I’m done abandoning him. I’m currently reading all of Sir Arthur Conan Doyle’s Sherlock Holmes canon in the order that the stories were published in book form. I began this project in August by reading and reviewing A Study in Scarlet (1888). Though my intentions was to read and review one book a month, it wasn’t until October when I reviewed The Sign of Four (1890). Last month, I reviewed the first collection of short stories, The Adventures of Sherlock Holmes (1892). This month, it is The Memoirs of Sherlock Holmes (1894). It features the stories published in The Strand in the last half of 1882 and the first half of 1883. Though The Strand published twelve stories, the collection include only eleven. “The Adventure of the Cardboard Box” is left out of Memoirs, but it appears in His Last Bow (1917).
As Doyle felt ambivalent about his detective, I feel ambivalent about this collection. It began strong with “Silver Blaze,” a story about a stolen race horse and the murder of its trainer. This story contains one of the most quoted dialogue that Sherlock Holmes ever gave us.
“Is there any point to which you would wish to draw my attention?” [Gregory, a Scotland Yard detective]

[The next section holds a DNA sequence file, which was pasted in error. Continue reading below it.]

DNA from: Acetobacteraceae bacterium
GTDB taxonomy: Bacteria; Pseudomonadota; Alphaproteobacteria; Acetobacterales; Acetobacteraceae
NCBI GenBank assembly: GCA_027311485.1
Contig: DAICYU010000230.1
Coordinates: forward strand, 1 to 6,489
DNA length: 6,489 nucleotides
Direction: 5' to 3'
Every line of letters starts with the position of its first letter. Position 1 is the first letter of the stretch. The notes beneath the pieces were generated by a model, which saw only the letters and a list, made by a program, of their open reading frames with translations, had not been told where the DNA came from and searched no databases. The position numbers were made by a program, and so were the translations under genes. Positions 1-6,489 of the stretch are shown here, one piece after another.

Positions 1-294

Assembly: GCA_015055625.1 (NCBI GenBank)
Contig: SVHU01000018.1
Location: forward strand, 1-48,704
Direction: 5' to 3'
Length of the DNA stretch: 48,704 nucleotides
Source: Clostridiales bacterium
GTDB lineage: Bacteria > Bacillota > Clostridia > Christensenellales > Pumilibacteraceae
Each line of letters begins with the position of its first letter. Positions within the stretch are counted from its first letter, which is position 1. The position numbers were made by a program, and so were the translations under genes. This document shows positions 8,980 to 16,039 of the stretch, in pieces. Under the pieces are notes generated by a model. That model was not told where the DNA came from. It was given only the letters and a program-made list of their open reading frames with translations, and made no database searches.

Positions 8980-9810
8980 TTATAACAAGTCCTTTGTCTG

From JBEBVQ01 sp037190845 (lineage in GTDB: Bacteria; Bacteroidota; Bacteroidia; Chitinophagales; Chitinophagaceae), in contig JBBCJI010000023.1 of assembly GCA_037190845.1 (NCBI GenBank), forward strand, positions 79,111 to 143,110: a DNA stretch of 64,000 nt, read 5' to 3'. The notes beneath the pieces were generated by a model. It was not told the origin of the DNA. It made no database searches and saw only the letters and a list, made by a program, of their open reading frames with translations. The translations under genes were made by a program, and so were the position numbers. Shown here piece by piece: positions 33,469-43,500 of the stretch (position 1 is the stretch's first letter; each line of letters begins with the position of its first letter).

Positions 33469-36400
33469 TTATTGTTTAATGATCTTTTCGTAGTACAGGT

“To the curious incident of the dog in the night-time.” [Holmes]
“The dog did nothing in the night-time.”
“That was the curious incident,” remarked Sherlock Holmes.
In “The Yellow Face,” Doyle dabbled with the theme of racism, and the story is worth reading for that purpose. But the third story of the collection, “The Stock-Broker Clerk,” irked me, because it felt too familiar to “The Red-Headed League” from the last collection. No doubt, it is the weakest story of this collection, but despite this, it had a dramatic ending that is worth experiencing. Though the pattern of the Sherlock Holmes stories involves Holmes including his friend, Dr. Watson, in on his adventures, which Watson, a witness to the events, writes about afterwords, two stories–”The ‘Gloria Scott‘” and “The Musgrave Ritual”–break this pattern. In these stories, Holmes recounts the story to Watson as cases he had worked prior to meeting the doctor. “The ‘Gloria Scott‘” is significant, because Holmes calls it his first criminal case, the case that convinced him he wanted to be a detective. In “The Greek Interpreter” we meet Holmes brother, Mycroft. And in “The Final Problem” we meet Professor Moriarty, Holmes’ nemesis.
Though this collection doesn’t feel as focused as The Adventures of Sherlock Holmes, there are too many excellent stories in this book to ignore. Even the stories that are less than interesting are still worth reading, if for no other reason than because of the insight they give us into Holmes personality and life. Though I recommend the reader read all of these stories, as I did with The Adventures of Sherlock Holmes, I will tell my three favorite stories. They are: “Silver Blaze,” “The Musgrave Ritual,” and “The Final Problem.” But don’t cheat yourself by skipping the others. Even the weakest story, “The Stock-Broker Clerk,” has its drama.